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To equip students with a contextual understanding of strategic trade controls and their complexities. Providing a practical understanding and knowledge of the purpose, process and pitfalls of strategic trade controls, together with an appreciation of good compliance principles and best practice. Students will critically consider key issues related to trade and export controls.
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Governments, together with various international conventions and treaties, seek to restrict the export and trade of sensitive items – broadly known as controlled items. Principally these items are restricted to protect and maintain national security and economic advantages that these items offer to the host state. The Strategic Trade Control and Compliance frameworks provide the environmental and regulatory context in which industry must operate, navigate and align with, both nationally and supra-nationally, in order to conduct and sustain business relating to the export of controlled items. Due to the complex nature and evolving policy landscape, compliance with Strategic Trade Controls can involve a high level of cost, additional resources and an ongoing commitment from industry. However, the risk of non-compliance may well be an order of magnitude greater in terms of unfulfilling business and reputation damage, together with the potential of prosecution and fines. When attending this course you will explore the key aspects, including the component parts of export control regimes, critically analyse the current paradigms and seek to identify missing or weak elements. The module will also seek to propose improvements and or new frameworks that focus on industry’s need.
The three day Strategic Trace Control and Compliance course will give delegates a contextual understanding of strategic trade controls and their complexities. Providing a practical understanding and knowledge of the purpose, process and pitfalls of strategic trade controls, together with an appreciation of good compliance principles and practice. Students will critically consider key issues related to trade and export controls.
At a glance
- 13 - 15 Sep 2021
- DurationThree days
- LocationCranfield campus
Standalone Short Course fee - £1,050
Short Course for Credit fee - £1,785
Course structureLectures, in combination with cohort discussions and debate, will be the primary method of teaching. A number of sessions use syndicate working and collaborative activities to draw upon the collective experiences of the cohort, round a structured activity. The module assignment enables students to undertake a topic, directly relevant to the individual and possibly their sponsoring organisation, in order to further the knowledge and understanding of the subject by the student. Students are encouraged to engage in the debates and discussion and ask questions of interest in relation to the topics delivered.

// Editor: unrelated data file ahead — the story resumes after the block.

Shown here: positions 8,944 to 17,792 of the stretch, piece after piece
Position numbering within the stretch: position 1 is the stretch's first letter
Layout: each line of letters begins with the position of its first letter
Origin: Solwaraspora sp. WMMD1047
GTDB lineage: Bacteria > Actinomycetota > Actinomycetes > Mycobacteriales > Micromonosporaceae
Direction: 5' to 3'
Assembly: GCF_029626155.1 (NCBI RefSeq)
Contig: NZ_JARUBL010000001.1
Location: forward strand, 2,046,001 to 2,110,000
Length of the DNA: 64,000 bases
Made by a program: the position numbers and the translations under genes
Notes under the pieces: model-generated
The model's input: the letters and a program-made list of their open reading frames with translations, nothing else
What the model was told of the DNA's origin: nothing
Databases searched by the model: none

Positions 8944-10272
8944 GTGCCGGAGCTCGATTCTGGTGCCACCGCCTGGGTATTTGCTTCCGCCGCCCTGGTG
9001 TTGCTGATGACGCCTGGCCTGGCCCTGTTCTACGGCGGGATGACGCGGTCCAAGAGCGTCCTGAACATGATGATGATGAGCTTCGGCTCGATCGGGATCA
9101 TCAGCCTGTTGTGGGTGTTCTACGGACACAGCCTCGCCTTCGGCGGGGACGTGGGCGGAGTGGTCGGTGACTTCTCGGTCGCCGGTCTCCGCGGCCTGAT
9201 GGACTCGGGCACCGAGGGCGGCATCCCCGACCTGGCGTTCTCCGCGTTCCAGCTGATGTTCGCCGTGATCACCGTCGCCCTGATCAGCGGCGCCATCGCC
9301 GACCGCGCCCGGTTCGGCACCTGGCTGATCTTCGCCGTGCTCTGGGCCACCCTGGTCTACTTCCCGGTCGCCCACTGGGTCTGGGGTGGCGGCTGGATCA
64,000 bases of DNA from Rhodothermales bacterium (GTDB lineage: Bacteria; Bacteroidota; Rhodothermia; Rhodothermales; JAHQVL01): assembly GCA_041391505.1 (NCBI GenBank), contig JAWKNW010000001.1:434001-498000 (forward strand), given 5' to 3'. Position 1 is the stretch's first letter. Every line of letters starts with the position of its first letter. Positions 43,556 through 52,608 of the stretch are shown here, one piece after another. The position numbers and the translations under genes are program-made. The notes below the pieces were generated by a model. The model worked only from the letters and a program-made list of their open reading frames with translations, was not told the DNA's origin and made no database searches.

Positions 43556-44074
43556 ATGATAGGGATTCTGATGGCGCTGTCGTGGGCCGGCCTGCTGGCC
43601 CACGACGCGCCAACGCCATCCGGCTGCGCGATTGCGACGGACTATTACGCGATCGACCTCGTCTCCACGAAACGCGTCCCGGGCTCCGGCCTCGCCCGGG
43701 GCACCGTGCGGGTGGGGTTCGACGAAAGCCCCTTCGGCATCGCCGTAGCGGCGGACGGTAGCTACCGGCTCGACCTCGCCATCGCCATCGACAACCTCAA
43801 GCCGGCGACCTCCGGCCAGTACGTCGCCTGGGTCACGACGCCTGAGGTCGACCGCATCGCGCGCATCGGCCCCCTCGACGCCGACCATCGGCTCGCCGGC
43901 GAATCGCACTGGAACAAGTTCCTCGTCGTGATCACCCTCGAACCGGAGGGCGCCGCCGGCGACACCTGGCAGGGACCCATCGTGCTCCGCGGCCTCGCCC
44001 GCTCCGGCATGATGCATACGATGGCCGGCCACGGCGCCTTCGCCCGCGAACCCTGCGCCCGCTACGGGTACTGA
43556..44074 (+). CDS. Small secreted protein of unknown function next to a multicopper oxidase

What you will learn
On successful completion of this module you should be able to:
- Analyse the complex nature of the trade controls environment;
- Evaluate national and international controls and their implications, together with nature of their regulatory powers and identify those that are extra-territorial;
- In practice apply the acquired skills from the module to interpret the legal issues and components of export control licensing;
- Examine the definition of controls, the various activities and functions involved and how strategic trade controls and compliance and can benefit industry and government policy;
- Evaluate the required compliance and control components to implement an effective compliance system.
- Definitions and technical terms;
- Historical context and landscape of strategic trade controls;
- Examining trade – Free, protected or a bit of both?
- Does the arms trade operate in a market?
- Strategic Trade Control environment – the good, the bad, the ugly and the missing…
- Compliance models and tools;
- Interplay between industry, national policy and international commitments;
- The perspectives of Government and Industry;
- Critical analysis of trade controls and compliance;
- Building better compliance: a new model for oversight and governance;
- Implications of non-compliance, licensing considerations and practices;
- Strategies and best practice for compliance;
- Due diligence, how to understand your customers. Fraud and anti-corruption aspects;
- Sanctions and embargoes, freight forwarding, logistics and shipping;
- Recent developments and changes across strategic trade controls and compliance;
- Beyond Brexit – The future of UK trading relationships and collaborations.
Upgrade to a professional qualification
When taken as a Short Course for Credit, 10 credit points can be put towards the Defence and Security Export PgCert.
Find out more about short course credit points.
Who should attend
Students must have successfully completed Introductory Studies and Legal, Ethical and Political Frameworks for Defence in order to take this as a Short Course for Credit. There are no prerequisites if taken as a Standalone Short Course.
It is suitable for those currently employed, seeking employment or career progression in the sales and marketing arena of defence, aerospace and security organisations
- Mr Peter Jolliffe
- Guest speakers
Accommodation options and pricesPlease contact us for information regarding accommodation.
Location and travel
Situated close to Milton Keynes and Bedford, the Cranfield campus is situated in Wharley End, very close to Cranfield village, and is about 10 minutes from the M1 motorway. There is rail and road access to most major airports as well as coach and train stations. Cranfield campus also has its own airport for private executive business travel.
Download a visitor guide including map, directions and health and safety information.
Read our Professional development (CPD) booking conditions.